Nothing stimulates boxing like an exciting heavyweight division. Even a scrap between second tier heavyweights can be somewhat exciting, as we saw between Jarrell Miller 19-0-1 (17) and Gerald Washington 18-2-2 (12) this past weekend on the Mikey Garcia-Adrien Broner undercard. Washington weighed in at 248 pounds for the fight and looked like a stick-man while trading punches with Miller who weighed in at 298 pounds.
The Miller-Washington clash represented a poor man’s Ali vs. Frazier matchup in a crazy way. Miller, who spotted Washington height and reach, needed to wage the fight on the inside in order to make his bigger power a deciding factor. Washington needed to keep Miller outside and at the end of his jab. Usually in a style clash between fighters at this level (those on the verge of cracking the top-10), the combatant who needs to make the fight a war or close to a street fight gets his way if he pushes the issue. And that’s how the Miller-Washington fight shook out. With the exception of the first round, Miller was able to force the fight and pin Washington against the ropes and work him over. Washington tried to keep Miller off with his left jab and pot shot right hands, but Miller seldom changed his expression when he was hit. By the fourth round Washington was spent physically and all but spent psychologically. During the last four rounds before the bout was stopped after the eighth, Miller controlled the action and thumped Washington to the head and body without much in return.
When it was over, Miller’s size and weight, along with his consistent bell-to-bell pressure, were too much for Washington to contend with. Washington isn’t a stiff, so “Big Baby” Miller, like the older version of George Foreman, has to be taken seriously.
Some look at Miller and see a fattie and that’s short-sighted. Throughout boxing history, and as recently as the 1980s into the 1990s, there have been some outstanding heavyweights who let their weight go who could fight….fighters like Tim Witherspoon, Greg Page, Tony Tubbs, and James “Buster” Douglas, just to name a few. Witherspoon came closer to beating Larry Holmes when Larry was near his prime than anyone else. Page and Tubbs won a piece of the title and scored some big wins along the way and Douglas knocked out Mike Tyson who was only 23 years old, undefeated, and in his prime.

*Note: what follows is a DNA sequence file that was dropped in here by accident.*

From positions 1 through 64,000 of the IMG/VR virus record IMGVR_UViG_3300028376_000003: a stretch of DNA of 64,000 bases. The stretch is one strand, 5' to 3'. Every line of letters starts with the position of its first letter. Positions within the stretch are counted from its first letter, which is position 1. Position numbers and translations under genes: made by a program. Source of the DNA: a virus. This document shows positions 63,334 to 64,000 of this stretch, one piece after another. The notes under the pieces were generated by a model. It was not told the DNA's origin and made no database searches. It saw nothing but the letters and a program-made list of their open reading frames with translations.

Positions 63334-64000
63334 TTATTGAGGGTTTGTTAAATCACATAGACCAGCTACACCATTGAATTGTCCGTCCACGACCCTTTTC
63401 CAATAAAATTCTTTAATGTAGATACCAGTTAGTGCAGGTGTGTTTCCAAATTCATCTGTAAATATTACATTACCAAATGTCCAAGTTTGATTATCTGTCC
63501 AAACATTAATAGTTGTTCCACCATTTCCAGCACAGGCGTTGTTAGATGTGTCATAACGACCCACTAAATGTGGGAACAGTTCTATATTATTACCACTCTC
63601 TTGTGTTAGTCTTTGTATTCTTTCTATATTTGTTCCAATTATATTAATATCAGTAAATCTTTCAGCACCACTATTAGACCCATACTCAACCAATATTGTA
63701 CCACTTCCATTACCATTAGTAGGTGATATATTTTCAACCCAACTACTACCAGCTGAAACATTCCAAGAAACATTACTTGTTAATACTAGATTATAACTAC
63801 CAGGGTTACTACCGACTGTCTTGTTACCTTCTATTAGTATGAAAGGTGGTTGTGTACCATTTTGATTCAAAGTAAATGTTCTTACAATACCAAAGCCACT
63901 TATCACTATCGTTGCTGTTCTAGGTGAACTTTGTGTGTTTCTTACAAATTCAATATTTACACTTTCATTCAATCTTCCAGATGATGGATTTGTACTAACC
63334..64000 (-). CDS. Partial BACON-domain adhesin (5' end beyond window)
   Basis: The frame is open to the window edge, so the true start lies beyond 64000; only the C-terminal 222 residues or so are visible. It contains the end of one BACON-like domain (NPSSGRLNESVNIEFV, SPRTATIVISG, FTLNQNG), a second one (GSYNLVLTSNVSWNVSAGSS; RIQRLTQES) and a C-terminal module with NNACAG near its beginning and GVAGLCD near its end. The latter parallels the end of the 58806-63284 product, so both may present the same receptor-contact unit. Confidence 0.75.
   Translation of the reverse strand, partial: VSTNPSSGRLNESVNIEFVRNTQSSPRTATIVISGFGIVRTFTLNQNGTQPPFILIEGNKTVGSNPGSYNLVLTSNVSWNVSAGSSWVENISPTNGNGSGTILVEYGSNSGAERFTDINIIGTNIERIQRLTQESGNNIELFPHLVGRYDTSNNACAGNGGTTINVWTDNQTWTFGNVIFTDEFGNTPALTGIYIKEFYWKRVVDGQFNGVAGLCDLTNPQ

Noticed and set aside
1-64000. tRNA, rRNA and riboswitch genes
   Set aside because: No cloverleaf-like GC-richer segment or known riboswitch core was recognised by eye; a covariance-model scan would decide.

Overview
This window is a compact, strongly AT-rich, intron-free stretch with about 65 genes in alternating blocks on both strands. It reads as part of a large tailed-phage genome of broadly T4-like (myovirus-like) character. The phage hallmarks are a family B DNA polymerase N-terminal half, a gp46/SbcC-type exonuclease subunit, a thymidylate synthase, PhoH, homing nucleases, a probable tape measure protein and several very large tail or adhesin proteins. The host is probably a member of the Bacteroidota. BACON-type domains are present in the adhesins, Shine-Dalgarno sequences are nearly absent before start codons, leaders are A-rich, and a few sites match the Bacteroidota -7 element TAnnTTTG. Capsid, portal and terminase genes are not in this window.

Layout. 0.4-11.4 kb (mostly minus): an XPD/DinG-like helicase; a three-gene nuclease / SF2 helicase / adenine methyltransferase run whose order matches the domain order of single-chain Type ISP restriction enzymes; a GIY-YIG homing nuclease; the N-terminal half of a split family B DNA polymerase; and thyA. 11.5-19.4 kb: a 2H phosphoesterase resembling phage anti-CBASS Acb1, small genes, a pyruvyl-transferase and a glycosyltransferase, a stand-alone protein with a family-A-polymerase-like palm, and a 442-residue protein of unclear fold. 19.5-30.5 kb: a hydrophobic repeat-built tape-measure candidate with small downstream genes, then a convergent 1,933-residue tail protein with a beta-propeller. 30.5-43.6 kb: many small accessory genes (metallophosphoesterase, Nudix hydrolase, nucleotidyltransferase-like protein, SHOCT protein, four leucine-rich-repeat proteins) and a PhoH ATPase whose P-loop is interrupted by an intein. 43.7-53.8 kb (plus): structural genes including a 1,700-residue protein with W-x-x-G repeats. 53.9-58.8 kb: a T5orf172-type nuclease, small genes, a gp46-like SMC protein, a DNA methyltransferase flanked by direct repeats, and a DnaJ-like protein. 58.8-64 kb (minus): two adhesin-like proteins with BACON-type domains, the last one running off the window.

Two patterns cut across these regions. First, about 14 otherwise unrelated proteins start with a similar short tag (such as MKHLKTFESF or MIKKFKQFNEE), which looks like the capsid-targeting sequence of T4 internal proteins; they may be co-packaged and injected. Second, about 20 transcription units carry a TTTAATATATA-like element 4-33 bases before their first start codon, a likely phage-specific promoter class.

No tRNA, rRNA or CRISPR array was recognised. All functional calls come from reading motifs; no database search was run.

Notice I didn’t mention Foreman, who shook a prime and undefeated Evander Holyfield before dropping a decision to him. Three years later Foreman KO’d Michael Moorer who won the title from Holyfield. Many got on Foreman about his weight during his second career and he listened for exactly one fight. George was 235 for his bout against Dwight Muhammad Qawi. He won by a 7th round TKO and said after the fight he felt weak at the weight and resided around 250 for the remainder of his very successful comeback. The point is, you don’t have to be body beautiful to be a good heavyweight.
“Big Baby” Miller is a player in the division because his background is fighting, as an amateur boxer, K-1 fighter and as a professional boxer. Miller is a big guy and he’s not jiggly fat. His mass walking down his opponent is taxing both mentally and physically. And if you can’t punch hard enough to give him trepidation about bringing the fight to you, you’re in trouble…as we saw during the Washington bout. At 295, Miller is very formidable because the guy is more than just big and heavy. If you noticed, when Washington tried to rope-a-dope him, Miller found and created openings with sound fakes and feints. After getting worked over on the ropes, Washington realized he had to move or he would be bludgeoned. Well the strain of moving wore him out and by the time the eighth round was winding down he was a sitting duck for almost every bomb Miller sent his way.